British financier Nathaniel Rothschild, a close friend of shadow chancellor George Osborne and an acquaintance of Deripaska, said in his letter that Osborne and the Conservative Party's chief fundraiser Andrew Feldman were guests on Deripaska's luxury yacht in Corfu this summer.
Osborne said a 50,000 pound ($85,000) donation to the Conservative Party was discussed, and that Feldman had suggested channeling the money through one of Deripaska's U.K. based companies.
Donations to political parties from non-residents are banned under British law.
The Conservative Party has denied the report, while admitting that the officials were guests on Deripaska's yacht. The party said that Rothschild had approached them at a later date with an offer of money from the billionaire, but that the suggestion had been turned down.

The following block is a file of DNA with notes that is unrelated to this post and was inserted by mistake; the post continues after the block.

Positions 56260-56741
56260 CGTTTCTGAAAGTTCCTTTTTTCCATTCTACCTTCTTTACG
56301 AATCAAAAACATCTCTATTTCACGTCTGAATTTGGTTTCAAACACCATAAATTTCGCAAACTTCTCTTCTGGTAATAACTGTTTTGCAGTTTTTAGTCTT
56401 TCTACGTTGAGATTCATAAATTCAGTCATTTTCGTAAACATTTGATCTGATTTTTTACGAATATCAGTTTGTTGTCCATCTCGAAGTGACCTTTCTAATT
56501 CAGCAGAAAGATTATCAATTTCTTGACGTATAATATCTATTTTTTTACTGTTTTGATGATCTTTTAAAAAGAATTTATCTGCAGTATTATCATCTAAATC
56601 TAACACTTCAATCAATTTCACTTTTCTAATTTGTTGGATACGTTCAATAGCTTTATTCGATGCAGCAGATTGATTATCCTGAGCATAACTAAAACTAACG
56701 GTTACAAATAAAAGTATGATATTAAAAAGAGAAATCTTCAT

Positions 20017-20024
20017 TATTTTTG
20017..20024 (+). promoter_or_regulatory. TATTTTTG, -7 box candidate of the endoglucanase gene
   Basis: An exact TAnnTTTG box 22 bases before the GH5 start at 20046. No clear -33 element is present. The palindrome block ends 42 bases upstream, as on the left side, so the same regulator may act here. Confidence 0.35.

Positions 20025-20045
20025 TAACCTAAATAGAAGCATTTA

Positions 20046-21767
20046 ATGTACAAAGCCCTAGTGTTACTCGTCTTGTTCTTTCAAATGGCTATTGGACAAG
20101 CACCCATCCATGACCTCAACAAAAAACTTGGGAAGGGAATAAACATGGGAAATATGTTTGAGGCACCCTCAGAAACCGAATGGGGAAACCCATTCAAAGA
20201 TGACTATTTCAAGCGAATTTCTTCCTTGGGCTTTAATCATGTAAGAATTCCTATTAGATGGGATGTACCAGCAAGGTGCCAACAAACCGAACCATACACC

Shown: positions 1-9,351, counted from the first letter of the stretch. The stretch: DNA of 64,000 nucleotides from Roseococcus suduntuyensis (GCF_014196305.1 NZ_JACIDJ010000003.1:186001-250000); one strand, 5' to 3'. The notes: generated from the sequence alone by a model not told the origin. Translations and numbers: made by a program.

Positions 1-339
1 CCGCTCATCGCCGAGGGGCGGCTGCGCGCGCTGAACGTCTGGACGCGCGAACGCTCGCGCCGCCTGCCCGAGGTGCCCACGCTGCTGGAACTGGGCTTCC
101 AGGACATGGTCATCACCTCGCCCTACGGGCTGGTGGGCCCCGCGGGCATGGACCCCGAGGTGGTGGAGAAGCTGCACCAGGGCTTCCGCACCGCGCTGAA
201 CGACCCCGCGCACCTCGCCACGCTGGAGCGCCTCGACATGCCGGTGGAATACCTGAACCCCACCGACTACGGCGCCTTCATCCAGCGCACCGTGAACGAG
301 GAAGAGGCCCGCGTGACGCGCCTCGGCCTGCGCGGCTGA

The letter follows a controversy that emerged last week over Business Secretary Peter Mandelson's links with Deripaska.
The British cabinet minister was also a guest on Deripaska's yacht during the summer, and had met him for dinner in Moscow several times during his time as European trade commissioner.
The Conservatives had demanded that Mandelson provide full details of his links to the oligarch, to avoid "the perception of any possible conflict of interest," while the Liberal Democrats suggested he had been using his connections as trade commissioner to secure lucrative personal connections.
The letter from Rothschild, who is also a close acquaintance of Mandelson, came as a surprise given his former involvement in Tory fundraising.
Oleg Deripaska, 40, is the owner of the industrial holding Basic Element (BasEl). The Kremlin-friendly oligarch was ranked by Forbes magazine as the world's ninth richest person in May, with a fortune of $28 billion.
However, reports in financial media have said that Deripaska may have lost a large share of his wealth with the plummeting Russia stock market, which has lost around two-thirds of its value since the May high-point.